o Fix Building Dept. / Expedite Permitting – Increase private housing starts
o Residential Development – Simplify and then follow code
o Facilitate Regional Housing Development – Affordable land allows affordable housing
o Encourage Low-Income Landlord Safety Compliance – Make current housing livable
o Assistance Priorities and Transparency – City oversight of tax-payer investments
Below I describe our housing challenges as I saw them in 2018, and the issues are largely the same. The Building Department was moved “in-house” but processes are still slow and require the use of contractors to handle overflow. I still consider this an opportunity for improvement.
Still problematic is that a large majority of the actions recommended in the strategies section of the 2015 Housing Needs Analysis have been ignored, including the establishment of simplified regulations for “cottage” developments and “planned unit developments.” Now, the City is proposing adoption of “missing middle” housing code designed for larger cities.
If elected, I will propose that the Planning Department (and Commission) be directed to prioritize code simplification with guidance from home builders and developers here, not from Salem and Portland. I believe Hood River can have regulations that incentivize the creation of attainable “missing middle” housing and also protect the character and livability of our neighborhoods.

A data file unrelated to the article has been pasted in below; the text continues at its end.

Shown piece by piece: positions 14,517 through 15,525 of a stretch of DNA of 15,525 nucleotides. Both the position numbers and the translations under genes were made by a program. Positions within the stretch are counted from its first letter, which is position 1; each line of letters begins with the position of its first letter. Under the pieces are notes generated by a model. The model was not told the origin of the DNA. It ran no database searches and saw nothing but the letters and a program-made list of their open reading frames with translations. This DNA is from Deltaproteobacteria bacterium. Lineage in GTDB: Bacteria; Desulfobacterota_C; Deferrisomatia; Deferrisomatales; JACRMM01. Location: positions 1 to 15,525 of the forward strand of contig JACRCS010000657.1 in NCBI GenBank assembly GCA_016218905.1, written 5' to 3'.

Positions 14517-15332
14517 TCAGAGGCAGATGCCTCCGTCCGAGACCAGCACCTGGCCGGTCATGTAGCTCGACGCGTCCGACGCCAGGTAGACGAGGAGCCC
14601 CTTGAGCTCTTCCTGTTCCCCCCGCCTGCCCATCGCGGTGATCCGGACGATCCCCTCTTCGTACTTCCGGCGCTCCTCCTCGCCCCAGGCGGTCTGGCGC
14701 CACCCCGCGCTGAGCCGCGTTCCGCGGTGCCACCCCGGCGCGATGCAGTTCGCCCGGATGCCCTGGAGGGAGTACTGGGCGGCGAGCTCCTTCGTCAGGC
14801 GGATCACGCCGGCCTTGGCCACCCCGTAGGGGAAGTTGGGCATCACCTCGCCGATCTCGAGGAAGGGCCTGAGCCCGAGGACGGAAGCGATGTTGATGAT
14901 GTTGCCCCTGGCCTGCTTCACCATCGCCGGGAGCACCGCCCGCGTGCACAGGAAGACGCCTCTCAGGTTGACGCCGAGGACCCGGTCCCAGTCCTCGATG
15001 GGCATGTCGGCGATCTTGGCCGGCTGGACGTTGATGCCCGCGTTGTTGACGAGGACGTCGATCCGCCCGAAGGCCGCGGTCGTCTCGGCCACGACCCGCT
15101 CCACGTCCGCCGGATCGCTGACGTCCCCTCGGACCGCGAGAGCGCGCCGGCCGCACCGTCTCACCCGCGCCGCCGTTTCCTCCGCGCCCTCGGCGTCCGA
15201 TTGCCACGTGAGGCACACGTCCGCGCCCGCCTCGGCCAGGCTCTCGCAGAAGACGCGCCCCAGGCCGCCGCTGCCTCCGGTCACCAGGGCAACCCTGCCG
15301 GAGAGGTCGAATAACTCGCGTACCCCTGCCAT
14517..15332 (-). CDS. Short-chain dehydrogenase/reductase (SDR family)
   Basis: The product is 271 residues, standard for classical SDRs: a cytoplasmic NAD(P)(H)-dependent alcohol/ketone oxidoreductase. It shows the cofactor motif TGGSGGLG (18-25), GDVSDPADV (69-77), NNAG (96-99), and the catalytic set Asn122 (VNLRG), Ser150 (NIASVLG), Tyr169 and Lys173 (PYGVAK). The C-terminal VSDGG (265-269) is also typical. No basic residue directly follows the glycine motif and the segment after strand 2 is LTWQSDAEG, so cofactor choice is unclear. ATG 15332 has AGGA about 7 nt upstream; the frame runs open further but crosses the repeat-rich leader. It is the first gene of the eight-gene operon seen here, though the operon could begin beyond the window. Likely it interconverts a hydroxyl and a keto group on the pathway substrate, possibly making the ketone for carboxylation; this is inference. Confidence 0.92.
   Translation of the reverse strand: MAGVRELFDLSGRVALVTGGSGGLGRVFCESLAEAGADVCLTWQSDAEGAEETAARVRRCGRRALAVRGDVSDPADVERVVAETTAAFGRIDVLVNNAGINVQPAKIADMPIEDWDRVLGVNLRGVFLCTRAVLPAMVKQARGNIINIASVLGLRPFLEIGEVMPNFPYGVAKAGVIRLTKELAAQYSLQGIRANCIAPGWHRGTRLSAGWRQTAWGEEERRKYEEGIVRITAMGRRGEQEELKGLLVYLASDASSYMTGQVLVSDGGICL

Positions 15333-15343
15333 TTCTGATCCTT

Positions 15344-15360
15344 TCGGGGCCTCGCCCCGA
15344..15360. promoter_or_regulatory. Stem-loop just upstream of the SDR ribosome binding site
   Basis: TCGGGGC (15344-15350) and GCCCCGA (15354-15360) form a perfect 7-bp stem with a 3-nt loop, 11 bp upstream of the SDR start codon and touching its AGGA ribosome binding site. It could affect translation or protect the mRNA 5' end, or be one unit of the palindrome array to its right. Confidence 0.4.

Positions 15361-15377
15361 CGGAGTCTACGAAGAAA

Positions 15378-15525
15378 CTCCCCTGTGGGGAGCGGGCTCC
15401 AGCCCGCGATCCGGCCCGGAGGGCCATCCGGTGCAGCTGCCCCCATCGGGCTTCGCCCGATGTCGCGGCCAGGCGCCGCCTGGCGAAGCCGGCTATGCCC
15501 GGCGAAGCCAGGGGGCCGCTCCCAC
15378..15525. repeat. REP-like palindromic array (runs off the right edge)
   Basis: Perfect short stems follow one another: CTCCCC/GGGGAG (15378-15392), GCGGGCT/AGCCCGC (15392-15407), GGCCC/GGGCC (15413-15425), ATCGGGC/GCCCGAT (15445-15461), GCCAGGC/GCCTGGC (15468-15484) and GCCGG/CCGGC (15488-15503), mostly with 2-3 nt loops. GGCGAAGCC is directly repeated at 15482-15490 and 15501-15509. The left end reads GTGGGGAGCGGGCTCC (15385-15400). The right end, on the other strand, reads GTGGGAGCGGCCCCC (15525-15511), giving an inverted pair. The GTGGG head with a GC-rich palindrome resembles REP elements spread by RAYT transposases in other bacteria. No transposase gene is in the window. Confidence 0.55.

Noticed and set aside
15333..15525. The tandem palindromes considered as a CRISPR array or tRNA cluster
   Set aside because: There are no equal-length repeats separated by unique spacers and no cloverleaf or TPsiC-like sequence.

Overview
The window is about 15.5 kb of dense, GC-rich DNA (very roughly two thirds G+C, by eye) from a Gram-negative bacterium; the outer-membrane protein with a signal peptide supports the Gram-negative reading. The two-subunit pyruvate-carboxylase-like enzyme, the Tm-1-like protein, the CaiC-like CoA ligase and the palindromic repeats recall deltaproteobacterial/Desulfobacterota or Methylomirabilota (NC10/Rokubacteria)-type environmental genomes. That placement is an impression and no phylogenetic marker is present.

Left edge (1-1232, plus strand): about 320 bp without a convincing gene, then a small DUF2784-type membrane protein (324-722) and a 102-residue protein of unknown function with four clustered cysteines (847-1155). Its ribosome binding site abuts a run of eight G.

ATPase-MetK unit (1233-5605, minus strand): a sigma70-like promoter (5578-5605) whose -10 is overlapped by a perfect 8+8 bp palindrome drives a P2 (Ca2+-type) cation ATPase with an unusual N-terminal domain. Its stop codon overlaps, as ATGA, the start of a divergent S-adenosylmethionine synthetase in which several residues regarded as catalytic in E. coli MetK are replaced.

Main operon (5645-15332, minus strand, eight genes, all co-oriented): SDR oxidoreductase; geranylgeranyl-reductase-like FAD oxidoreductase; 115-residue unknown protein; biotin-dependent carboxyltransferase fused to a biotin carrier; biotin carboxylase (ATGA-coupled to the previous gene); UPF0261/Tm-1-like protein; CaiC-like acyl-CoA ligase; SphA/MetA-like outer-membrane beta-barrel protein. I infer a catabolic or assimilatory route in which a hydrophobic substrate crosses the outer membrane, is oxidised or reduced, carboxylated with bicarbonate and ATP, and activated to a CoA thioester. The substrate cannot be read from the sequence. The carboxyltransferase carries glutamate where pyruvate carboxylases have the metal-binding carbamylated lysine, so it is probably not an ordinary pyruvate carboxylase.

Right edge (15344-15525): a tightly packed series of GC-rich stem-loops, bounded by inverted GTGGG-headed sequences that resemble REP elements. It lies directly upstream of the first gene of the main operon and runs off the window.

We need officials willing to prevent harmful urban planning policies, such as reductions in parking requirements for new development, meant for larger cities from being implemented in Hood River.
Text from 2018 campaign:
The City has been using the 2015 Housing Needs Analysis as a decision-making tool. However, instead of utilizing common-sense recommendations from the study, it has used it to justify un-balanced and harmful measures.
Most concerning, however, is that active projects are still being slowed by the outsourcing of our building department. This has hampered free-market development and impedes housing supply – it should have been corrected long ago, and before interest rates started to rise. Barriers to private housing development could be further eased by following the recommendation to simplify our complicated building code.
The Housing Needs Analysis also makes clear that much of our buildable lands inventory for multi-family housing (to address affordability needs) exists in C-2 (Commercial) zones. For some reason, C-2 was then exempted from the Short-Term Rental code. The result has been a clustering of STRs, adding to downtown parking congestion and a spike in development of high-priced townhomes that are exempt from regulations. We were falsely assured that these actions would protect housing for residents and improve livability. Curiously, there is also evidence that proponents of the selective STR regulation are now profiting from this action.